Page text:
The war has naught to do with slaves, cried Congress, the President, and the Nation; and yet no sooner had the armies, East and West, penetrated Virginia and Tennessee than fugitive slaves appeared within their lines. They came at night, when the flickering camp-fires shone like vast unsteady stars along the black horizon: old men and thin, with gray and tufted hair; women with frightened eyes, dragging whimpering hungry children; men and girls, stalwart and gaunt,—a horde of starving vagabonds, homeless, helpless, and pitiable, in their dark distress. Two methods of treating these newcomers seemed equally logical to opposite sorts of minds. Ben Butler, in Virginia, quickly declared slave property contraband of war, and put the fugitives to work; while Fremont, in Missouri, declared the slaves free under martial law. Butler’s action was approved, but Fremont’s was hastily countermanded, and his successor, Halleck, saw things differently. “Hereafter,” he commanded, “no slaves should be allowed to come into your lines at all; if any come without your knowledge, when owners call for them deliver them.” Such a policy was difficult to enforce; some of the black refugees declared themselves freemen, others showed that their masters had deserted them, and still others were captured with forts and plantations. Evidently, too, slaves were a source of strength to the Confederacy, and were being used as laborers and producers. “They constitute a military resource,” wrote Secretary Cameron, late in 1861; “and being such, that they should not be turned over to the enemy is too plain to discuss.” So gradually the tone of the army chiefs changed; Congress forbade the rendition of fugitives, and Butler’s “contrabands” were welcomed as military laborers. This complicated rather than solved the problem, for now the scattering fugitives became a steady stream, which flowed faster as the armies marched.

So, to begin, many on both sides of the Civil War were deeply invested in the idea that the war was about something other than slavery, even if it was manifestly obvious that slavery was the defining issue that led to the war. Indeed, some people were clear eyed enough about the conflict to recognize as much.

But this denial creates a problem for the north: If the war is not about slavery, what do you do with escaped slaves? Moreover, if the war is about maintaining the American union, does it not follow then that escaped slaves should be returned to their masters in keeping with the Supreme Court’s Dred Scott ruling?

This is what the north did initially. But once they realized that slaves were being used to support the south’s war effort, they changed course and began working to find work for escaped slaves to do to support the northern army.

This highlights another of the issues near the heart of African American history in the United States: If you are a “problem,” to use Du Bois’s term, it follows that you must be solved, in some sense. Problems that need to be solved, however, are passive—or at least are ultimately subject to the will of some other independent entity. This is the issue that Du Bois’s history in this chapter makes plain and the issue has continued, though its manifestations have changed, on down to the present day.

The problem is two-fold: First, the slaves escaping into the north lacked any kind of real agency. Even in doing something to try and claim agency of their lives—escaping slavery—they could not really escape because ultimately the success of their escape was almost entirely in the hands of whatever white people they met when they got into the north and whatever laws existed—and in the post-Dred Scott world the laws that existed mandated that escaped slaves be returned to their masters.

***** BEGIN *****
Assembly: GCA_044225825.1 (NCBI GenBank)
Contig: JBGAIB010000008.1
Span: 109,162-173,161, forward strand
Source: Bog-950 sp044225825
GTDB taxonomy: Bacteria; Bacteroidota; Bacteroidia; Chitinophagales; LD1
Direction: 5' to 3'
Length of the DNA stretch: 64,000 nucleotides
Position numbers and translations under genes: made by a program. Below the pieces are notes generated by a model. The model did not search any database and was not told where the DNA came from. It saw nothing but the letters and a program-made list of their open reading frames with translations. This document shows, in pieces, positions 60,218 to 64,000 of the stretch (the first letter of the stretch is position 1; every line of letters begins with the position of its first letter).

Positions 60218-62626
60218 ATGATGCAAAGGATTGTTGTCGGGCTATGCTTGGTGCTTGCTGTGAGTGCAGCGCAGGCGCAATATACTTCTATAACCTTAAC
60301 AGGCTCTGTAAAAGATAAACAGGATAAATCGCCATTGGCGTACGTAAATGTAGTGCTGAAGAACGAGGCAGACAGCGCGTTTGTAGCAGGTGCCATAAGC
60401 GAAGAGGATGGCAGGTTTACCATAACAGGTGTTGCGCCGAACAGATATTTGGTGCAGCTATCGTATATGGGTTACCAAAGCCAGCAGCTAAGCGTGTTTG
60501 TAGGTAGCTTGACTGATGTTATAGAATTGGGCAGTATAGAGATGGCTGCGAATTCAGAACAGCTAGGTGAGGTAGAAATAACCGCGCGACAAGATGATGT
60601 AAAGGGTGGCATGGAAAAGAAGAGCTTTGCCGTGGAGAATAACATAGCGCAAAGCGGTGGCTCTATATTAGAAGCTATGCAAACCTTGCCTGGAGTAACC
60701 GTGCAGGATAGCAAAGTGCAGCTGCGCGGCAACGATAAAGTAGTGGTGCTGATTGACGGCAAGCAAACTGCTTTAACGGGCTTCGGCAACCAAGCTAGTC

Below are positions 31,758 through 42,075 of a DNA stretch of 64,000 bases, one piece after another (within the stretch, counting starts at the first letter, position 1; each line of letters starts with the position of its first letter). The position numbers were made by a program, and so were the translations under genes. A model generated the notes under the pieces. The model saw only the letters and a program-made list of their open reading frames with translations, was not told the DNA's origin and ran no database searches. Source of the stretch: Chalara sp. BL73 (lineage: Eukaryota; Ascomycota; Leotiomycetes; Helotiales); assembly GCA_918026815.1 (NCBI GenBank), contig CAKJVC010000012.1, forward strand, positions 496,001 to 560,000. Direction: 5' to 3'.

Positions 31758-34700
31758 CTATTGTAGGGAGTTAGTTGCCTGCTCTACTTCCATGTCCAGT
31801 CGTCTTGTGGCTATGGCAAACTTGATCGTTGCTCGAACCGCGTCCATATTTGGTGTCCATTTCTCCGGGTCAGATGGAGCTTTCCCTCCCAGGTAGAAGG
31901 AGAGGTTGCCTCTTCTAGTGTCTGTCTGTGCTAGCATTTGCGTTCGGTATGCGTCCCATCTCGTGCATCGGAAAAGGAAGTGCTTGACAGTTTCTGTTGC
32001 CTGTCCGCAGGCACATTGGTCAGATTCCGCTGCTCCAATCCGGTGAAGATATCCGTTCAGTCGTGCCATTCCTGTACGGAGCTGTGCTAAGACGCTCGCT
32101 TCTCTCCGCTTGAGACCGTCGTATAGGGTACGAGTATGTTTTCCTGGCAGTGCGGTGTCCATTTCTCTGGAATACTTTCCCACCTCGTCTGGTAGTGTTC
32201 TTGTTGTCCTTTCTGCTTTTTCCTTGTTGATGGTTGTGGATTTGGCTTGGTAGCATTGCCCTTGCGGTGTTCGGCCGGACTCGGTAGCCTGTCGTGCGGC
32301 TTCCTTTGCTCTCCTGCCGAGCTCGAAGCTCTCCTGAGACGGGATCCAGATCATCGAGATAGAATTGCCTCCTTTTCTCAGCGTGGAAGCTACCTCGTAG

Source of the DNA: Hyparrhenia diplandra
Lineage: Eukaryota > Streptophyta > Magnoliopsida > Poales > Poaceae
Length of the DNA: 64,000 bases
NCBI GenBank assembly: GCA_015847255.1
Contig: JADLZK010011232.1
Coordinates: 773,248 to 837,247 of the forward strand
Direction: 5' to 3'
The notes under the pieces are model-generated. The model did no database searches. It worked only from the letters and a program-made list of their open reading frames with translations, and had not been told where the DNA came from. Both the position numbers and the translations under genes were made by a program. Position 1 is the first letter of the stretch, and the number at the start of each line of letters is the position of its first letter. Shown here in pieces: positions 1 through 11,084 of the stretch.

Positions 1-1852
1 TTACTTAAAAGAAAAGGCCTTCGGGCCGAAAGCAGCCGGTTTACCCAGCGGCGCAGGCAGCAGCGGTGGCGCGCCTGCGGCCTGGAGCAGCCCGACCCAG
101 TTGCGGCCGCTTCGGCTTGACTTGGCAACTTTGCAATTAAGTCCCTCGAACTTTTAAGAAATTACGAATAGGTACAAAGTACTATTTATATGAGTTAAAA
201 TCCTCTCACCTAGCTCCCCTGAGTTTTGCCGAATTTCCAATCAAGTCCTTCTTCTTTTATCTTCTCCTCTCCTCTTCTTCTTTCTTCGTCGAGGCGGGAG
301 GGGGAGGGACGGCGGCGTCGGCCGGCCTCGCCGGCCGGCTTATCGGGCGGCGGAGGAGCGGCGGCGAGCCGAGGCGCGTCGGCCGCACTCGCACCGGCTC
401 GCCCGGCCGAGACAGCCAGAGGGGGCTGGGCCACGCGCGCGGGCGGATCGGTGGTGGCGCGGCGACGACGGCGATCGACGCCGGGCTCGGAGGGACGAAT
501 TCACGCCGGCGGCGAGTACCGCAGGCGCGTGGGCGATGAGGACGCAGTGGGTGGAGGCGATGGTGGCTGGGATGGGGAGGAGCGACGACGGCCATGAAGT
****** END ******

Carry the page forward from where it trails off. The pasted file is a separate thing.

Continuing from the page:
But there is a second point: These human beings were first contemplated in the minds of the whites not as brothers and sisters who share a common humanity but as a problem to be solved. Thus we can see in Du Bois’s history that escaped slaves who made their way into the supposedly free north were not actually treated as human beings, but as valuable resources to be stewarded as the allegedly benevolent northerners deemed appropriate. If there was no tactical benefit to be gained from keeping them in the north, then submit to the law and send them back across the Mason-Dixon. But, oh? The slaves are a military resource in the war? Well then, by all means keep them here and put them to work supporting our army.


If we connect these ideas from chapter two to the double consciousness idea in chapter one, we arrive at the devastating conclusion: African American people must see themselves not only as they wish to be seen, but as the white man sees them—and the white man historically has not seen them first and foremost as people, but rather as a problem or a resource to be used in solving other problems.

We will pick up the questions of agency and passivity in the next chapter, which concerns Booker T. Washington. At the time of writing, Washington was seen as something of a great hope for African Americans and as something of a “safe” black person by white Americans. Du Bois would be severely critical of Washington. We’ll learn why in the next post.

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  1. It was perhaps telling that the US media worked so hard to pin the blame for the widely (and rightly, I should note) condemned anti-sodomy laws in places like Uganda on the influence of white evangelicals. It was the only narrative that would allow them to avoid a relatively obvious fact: On many important issues, the majority of African leaders of today disagree strongly with the progressive left in the modern west.
  2. If you want to learn more about this, the book to read is Tim Borstelmann’s The Cold War and the Color Line.
  3. This event also played a role in the downfall of Nkrumah in Ghana. Nkrumah was deeply envious of Gbedemah’s White House visit and this led to a fracture in their relationship ultimately resulting in Gbedemah’s exile from the nation to avoid being imprisoned by Nkrumah. After Gbedemah’s departure, Nkrumah’s position in Ghana became increasingly tenuous, ultimately leading his overthrow by a US-supported coup in 1966.

Posted by Jake Meador

Jake Meador is the editor-in-chief of Mere Orthodoxy. He is a 2010 graduate of the University of Nebraska-Lincoln where he studied English and History. He lives in Lincoln, NE with his wife Joie, their daughter Davy Joy, and sons Wendell, Austin, and Ambrose. Jake's writing has appeared in Commonweal, Christianity Today, Fare Forward, the University Bookman, Books & Culture, First Things, National Review, Front Porch Republic, and The Run of Play and he has written or contributed to several books, including "In Search of the Common Good," "What Are Christians For?" (both with InterVarsity Press), "A Protestant Christendom?" (with Davenant Press), and "Telling the Stories Right" (with the Front Porch Republic Press).